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Is an ice axe truely necessary

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Is an ice axe truely necessary

Postby Micko » Sat Aug 12, 2017 10:51 pm

Most gear lists are showing hikers sending an ice axe and micro spikes ahead to Kennedy Meadows for the Sierra - fair enough. What I want to know is why? Well obviously for self arresting but who has actually had used an ice axe for self arrest through the Sierra's. Also, why don't people think a walking pole can do the same job for self arrest? I done this many times, grabbing the pole low, bringing it close into the chest and driving the tip into ice/snow. Everyone's always trying to cut weight down and an ice axe seems like an optional item to me but I would stand to be corrected. Thanks.
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Re: Is an ice axe truely necessary

Postby Miner » Sun Aug 13, 2017 2:37 pm

I think you should clarify where you were able to self arrest with just a pole. How steep was the slope? I've slide on more gentle slopes where that would likely work. But I have strong doubts it would work on some of the steep slopes in the high sierra where you will pick up a lot of speed really quick. Remember, the danger isn't sliding, its the rocks and trees you might hit at high speed.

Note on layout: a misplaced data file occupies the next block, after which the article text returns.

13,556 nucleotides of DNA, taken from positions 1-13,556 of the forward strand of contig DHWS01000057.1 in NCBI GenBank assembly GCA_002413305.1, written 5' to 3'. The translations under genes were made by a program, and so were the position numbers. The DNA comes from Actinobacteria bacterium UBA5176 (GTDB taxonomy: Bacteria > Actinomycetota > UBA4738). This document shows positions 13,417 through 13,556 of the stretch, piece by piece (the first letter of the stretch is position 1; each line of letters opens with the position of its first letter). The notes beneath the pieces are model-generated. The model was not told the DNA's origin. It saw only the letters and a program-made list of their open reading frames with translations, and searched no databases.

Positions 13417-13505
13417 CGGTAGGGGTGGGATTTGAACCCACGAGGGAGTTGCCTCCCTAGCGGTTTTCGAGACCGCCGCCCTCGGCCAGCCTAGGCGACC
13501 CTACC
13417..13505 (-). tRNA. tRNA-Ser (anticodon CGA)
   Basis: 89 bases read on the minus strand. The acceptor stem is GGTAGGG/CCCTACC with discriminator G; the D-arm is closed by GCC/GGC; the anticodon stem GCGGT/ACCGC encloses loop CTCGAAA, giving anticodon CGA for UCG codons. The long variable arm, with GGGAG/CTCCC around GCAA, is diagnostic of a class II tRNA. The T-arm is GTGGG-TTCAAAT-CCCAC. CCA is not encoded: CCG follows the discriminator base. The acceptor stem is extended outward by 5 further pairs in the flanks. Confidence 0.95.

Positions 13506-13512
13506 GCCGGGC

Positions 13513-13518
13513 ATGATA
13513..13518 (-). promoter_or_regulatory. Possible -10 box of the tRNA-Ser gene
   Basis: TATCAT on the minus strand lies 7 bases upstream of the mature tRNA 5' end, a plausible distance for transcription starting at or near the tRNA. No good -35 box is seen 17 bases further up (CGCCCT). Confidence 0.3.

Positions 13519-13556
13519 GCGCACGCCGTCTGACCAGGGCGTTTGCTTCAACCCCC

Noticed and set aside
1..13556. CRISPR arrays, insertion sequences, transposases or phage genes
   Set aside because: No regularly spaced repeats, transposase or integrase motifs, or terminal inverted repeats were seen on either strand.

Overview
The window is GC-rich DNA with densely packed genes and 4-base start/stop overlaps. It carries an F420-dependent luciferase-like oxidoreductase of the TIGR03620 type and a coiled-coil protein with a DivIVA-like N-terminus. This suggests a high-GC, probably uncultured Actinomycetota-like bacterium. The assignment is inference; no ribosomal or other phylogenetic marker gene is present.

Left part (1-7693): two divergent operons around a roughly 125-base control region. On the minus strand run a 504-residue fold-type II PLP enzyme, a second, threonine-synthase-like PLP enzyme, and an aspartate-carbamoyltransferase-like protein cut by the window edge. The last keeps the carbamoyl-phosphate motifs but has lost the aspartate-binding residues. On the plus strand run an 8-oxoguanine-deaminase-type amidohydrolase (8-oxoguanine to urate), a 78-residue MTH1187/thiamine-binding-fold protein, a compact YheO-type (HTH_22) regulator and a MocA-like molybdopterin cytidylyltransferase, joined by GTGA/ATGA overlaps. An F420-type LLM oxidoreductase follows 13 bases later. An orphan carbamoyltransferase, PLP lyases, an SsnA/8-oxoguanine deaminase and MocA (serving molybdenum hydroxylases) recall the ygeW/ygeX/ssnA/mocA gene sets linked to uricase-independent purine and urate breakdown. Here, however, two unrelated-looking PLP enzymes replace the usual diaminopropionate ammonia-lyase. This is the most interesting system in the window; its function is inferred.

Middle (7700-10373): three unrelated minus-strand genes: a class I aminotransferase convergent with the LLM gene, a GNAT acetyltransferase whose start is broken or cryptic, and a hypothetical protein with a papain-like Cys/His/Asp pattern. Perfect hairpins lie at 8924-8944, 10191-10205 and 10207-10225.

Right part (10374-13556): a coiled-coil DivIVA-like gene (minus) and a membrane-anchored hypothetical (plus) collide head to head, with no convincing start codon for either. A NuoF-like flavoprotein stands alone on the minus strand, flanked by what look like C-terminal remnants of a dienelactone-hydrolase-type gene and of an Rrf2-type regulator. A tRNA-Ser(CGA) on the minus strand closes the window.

I do know a few PCT hikers who had to self arrest in the High Sierra. On a sudden slide where you gain a lot of speed in a short period of time, trying to bring a long pole under control and being able to grab it down low (opposite side of where you hands are) without loosing it would seem to be difficult. I remember one PCT hiker without an ice axe telling me how his poles were lost when he slid; fortunately the snow wasn't hard and he could dig his feet and hands in enough to slow him down near the botom; and there weren't any rocks in his path. A big advantage of an ice axe is you throw you weight onto it to dig it in, even in harder snow. Just using your arm strength isn't going to get the same bite.

Ned at (former PCT hiker, ranger, and mountaineer) could probably give you a complete list of reasons why. Though he advocates using a Black Diamond Whippet (trekking pole with an ice axe pick at the top) for PCT hikers. It has the advantage that you can still throw your weight on it like a normal axe. As most PCT hikers will wait til the snow softens some so they don't need the adze to cut steps in ice covered snow and many tend to try to save weight in the wrong way and buy ice axes that are too short and thus can't use them as an alternative to a trekking pole and often have the axe on their pack inaccessible when they really need it. The whippet at least is in their hand at all times, though a compromised design, its far better than nothing or just a normal trekking pole.
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